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Townshend, 2nd Viscount of Raynham
Secretary of State for the Northern Department
Charles Townshend was born in 1674, the eldest son of Horatio Townshend, 1st Viscount of Raynham. He was educated at Eton and King's College, Cambridge, and succeeded to the peerage in December, 1687.
A Tory when he took his seat in the House of Lords, Townshend later changed his sympathies and became a Whig. He was summoned to the Privy Council in 1707, and created Captain of the Yeoman of the Guard the following year. He served as Ambassador Extraordinary and Plenipotentiary to the States-General from 1709 to 1711, during which period he took part in the negotiations preceding the Treaty of Utrecht and at the Hague Congress of 1711.
In September, 1714, King George I named Townshend to the post of Secretary of State for the Northern Department. An advocate of peace, he used this position to question England's interference in the war between Sweden and Denmark and to promote the conclusion of defensive alliances between England and France.
In December 1716, Townshend was dismissed from his position due to the intrigues of Charles Spencer, Earl of Sunderland, who persuaded King George that Townshend and his brother-in-law Sir Robert Walpole were plotting to place the Prince of Wales on the throne. Townshend was given the title Lord-Lieutenant of Ireland, but accepted the position only on condition that he not be forced to set foot in Ireland. His intense dislike for the posting led to his dismissal in April, 1717.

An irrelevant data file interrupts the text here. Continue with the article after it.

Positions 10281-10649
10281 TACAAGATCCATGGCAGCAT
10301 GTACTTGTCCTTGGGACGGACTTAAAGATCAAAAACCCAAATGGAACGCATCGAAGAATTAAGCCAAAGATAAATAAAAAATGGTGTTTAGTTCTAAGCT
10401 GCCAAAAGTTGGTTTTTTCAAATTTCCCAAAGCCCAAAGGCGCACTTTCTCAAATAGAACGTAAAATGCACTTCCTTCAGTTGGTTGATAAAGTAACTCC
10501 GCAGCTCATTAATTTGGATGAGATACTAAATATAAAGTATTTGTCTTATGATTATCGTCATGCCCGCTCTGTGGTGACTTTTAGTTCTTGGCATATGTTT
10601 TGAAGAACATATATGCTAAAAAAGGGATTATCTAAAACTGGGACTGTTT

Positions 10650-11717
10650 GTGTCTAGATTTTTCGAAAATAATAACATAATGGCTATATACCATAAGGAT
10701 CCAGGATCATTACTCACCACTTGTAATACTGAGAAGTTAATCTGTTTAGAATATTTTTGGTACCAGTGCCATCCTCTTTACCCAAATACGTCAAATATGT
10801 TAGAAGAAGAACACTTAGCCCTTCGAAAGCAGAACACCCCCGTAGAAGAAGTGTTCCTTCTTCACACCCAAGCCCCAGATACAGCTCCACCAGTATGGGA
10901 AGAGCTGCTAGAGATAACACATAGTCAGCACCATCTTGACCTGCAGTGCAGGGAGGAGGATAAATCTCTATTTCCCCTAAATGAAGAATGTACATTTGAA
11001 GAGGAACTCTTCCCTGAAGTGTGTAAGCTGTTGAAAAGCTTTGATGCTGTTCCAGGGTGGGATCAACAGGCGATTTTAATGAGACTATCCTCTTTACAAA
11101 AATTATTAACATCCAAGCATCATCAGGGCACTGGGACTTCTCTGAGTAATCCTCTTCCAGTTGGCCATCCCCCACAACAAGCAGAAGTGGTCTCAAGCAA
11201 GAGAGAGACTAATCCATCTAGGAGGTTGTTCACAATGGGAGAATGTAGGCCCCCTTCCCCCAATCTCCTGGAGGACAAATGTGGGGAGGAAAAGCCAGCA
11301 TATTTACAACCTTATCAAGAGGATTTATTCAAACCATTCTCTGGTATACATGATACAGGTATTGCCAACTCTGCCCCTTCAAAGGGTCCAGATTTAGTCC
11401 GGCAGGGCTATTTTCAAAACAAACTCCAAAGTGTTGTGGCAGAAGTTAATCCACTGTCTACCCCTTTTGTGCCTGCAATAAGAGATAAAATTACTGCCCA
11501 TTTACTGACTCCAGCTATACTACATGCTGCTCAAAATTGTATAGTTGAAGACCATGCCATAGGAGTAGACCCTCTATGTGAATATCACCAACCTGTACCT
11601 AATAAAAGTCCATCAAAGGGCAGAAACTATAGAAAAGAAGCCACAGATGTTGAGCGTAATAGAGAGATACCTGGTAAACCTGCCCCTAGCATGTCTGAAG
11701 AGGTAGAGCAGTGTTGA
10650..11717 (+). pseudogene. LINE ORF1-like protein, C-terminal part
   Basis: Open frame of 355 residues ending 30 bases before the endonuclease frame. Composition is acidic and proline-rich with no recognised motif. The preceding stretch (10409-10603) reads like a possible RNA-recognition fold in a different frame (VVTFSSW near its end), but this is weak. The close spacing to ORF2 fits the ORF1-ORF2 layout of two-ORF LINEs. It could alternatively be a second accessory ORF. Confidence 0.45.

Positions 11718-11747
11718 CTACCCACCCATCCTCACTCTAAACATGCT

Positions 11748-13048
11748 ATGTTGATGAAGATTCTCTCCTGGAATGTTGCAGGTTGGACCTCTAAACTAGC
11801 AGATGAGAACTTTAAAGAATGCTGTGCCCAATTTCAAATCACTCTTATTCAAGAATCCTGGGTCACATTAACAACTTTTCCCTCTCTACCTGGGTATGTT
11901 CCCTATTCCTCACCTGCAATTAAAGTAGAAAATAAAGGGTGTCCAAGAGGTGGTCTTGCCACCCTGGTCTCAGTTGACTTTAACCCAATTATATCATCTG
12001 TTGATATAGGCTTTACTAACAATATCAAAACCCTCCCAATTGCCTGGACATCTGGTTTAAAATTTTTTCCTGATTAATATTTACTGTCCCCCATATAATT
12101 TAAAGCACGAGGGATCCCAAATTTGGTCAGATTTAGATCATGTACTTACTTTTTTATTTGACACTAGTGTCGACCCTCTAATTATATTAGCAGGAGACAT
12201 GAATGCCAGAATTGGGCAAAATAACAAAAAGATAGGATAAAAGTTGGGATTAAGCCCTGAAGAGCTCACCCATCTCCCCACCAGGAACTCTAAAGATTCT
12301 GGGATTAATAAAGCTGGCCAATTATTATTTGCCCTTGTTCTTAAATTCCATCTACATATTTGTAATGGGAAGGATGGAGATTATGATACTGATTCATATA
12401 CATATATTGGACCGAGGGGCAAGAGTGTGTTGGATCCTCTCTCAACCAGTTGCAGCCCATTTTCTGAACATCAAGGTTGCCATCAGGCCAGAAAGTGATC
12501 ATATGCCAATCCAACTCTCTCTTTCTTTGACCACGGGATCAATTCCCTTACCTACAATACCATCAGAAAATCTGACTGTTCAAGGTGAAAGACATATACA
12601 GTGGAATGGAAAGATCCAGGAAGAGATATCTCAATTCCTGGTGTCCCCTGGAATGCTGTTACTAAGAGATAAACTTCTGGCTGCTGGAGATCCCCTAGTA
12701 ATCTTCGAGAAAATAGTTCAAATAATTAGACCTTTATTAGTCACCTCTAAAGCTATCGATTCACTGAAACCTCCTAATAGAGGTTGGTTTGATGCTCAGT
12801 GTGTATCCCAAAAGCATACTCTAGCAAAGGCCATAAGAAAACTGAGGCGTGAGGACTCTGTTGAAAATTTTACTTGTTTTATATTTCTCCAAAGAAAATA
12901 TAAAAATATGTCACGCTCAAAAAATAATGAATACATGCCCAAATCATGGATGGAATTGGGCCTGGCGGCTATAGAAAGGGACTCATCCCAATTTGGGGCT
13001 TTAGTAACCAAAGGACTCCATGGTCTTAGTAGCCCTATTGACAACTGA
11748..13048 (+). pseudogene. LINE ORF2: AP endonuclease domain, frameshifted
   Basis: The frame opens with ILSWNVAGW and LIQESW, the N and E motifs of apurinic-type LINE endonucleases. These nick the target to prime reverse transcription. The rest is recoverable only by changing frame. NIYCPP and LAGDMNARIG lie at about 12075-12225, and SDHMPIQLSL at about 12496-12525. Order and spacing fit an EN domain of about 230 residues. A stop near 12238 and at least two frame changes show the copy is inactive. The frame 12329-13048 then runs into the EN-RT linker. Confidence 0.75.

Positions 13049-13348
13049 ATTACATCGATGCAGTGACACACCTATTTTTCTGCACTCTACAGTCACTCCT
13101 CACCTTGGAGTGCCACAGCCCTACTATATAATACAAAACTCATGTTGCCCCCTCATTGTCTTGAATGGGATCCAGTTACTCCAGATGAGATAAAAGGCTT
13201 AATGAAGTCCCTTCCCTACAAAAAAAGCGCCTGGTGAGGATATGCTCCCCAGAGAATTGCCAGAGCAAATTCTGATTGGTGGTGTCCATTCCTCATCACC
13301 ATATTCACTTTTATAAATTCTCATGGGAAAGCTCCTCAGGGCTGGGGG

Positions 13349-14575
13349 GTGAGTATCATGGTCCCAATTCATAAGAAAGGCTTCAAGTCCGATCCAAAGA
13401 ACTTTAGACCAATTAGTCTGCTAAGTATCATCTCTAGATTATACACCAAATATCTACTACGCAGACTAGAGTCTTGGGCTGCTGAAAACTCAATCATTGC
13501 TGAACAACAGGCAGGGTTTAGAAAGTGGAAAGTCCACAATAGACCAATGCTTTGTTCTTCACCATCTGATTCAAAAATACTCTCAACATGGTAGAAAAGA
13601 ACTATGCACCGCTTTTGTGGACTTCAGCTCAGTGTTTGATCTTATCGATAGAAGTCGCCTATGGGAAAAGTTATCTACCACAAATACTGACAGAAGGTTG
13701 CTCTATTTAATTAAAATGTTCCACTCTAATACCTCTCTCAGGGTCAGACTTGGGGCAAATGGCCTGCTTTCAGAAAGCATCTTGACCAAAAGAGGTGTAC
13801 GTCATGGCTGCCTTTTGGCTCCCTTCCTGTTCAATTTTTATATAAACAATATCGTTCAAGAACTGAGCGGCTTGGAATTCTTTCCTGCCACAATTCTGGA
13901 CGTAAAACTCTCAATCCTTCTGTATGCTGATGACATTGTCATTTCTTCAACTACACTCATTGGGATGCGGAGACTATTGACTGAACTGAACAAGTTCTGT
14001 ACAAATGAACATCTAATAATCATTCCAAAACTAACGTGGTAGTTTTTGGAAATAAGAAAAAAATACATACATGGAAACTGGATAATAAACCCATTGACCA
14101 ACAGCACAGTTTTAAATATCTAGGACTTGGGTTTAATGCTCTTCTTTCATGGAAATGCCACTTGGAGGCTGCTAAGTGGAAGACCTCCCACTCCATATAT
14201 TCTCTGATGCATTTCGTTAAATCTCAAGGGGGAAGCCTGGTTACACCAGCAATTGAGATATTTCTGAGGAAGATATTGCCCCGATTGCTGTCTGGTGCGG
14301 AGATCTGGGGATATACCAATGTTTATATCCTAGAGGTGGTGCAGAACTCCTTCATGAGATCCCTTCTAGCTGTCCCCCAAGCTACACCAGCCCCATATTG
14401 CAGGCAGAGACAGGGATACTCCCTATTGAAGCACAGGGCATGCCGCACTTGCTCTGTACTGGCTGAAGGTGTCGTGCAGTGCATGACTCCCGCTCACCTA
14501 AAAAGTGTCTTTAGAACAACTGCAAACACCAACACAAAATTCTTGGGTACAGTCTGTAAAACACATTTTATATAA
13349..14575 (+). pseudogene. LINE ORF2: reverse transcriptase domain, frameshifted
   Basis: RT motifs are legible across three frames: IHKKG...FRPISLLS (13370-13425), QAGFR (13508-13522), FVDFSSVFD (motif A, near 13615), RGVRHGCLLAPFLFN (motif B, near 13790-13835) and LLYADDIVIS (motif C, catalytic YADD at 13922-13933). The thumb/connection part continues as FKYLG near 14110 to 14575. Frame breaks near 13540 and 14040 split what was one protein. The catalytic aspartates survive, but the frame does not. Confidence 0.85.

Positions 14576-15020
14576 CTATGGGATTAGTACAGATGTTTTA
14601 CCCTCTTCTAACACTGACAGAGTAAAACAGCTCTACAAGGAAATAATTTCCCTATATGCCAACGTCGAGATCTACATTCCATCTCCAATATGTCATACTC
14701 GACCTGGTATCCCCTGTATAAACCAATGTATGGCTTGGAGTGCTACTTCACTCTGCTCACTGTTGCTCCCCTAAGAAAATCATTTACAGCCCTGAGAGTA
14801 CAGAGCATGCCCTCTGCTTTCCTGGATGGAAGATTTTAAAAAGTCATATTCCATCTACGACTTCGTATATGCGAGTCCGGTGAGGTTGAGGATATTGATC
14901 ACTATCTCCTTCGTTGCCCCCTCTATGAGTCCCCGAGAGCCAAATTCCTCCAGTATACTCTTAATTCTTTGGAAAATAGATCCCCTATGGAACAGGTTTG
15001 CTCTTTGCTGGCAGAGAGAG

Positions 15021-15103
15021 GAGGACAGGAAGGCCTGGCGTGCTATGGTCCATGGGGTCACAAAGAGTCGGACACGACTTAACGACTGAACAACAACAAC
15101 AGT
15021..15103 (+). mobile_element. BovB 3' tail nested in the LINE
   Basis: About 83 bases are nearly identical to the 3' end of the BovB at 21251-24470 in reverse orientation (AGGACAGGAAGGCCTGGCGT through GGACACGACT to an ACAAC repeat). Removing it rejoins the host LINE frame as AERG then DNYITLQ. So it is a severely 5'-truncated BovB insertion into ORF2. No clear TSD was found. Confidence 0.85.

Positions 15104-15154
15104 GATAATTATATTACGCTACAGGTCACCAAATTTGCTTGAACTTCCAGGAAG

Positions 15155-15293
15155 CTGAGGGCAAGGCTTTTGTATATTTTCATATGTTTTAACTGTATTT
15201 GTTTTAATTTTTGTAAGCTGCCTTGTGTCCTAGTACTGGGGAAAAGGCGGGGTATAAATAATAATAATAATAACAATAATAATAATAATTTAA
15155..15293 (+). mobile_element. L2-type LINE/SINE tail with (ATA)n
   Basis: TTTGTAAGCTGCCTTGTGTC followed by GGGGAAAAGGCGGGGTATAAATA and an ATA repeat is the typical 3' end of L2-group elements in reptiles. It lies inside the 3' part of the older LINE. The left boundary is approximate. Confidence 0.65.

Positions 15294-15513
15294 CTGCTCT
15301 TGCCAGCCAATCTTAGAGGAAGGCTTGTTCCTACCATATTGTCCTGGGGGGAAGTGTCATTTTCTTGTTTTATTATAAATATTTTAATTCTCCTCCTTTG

In February, 1721, Townshend was again appointed Secretary of State for the Northern Department, and Walpole became First Lord of the Treasury and Chancellor of the Exchequer. The two remained in power during the remainder of the reign of George I. Although he disliked him personally, King George II retained him in office due to his abilities. But tensions were growing between Townshend and Walpole, as Walpole's influence within the government grew and Townshend's waned. Personal differences between the two men finally led Townshend to retire, on May 15, 1730.
Townshend spent his last years at Raynham, where he interested himself in agriculture. He found that turnips could be rotated with wheat, barley, clover, and ryegrass to make soil more fertile and increase yields, and thus became known as the man responsible for introducing turnip cultivation into England. He died at Raynham on June 21, 1738.
Townshend was married twice. His first wife, Elizabeth Pelham, bore him 5 children -- Charles, Thomas, William, Roger, and Elizabeth. She died in 1711. He then married Dorothy, sister of Sir Robert Walpole, who bore him 7 children -- George, Augustus, Horatio, Edward, Richard, Dorothy, and Mary. She died in 1726.
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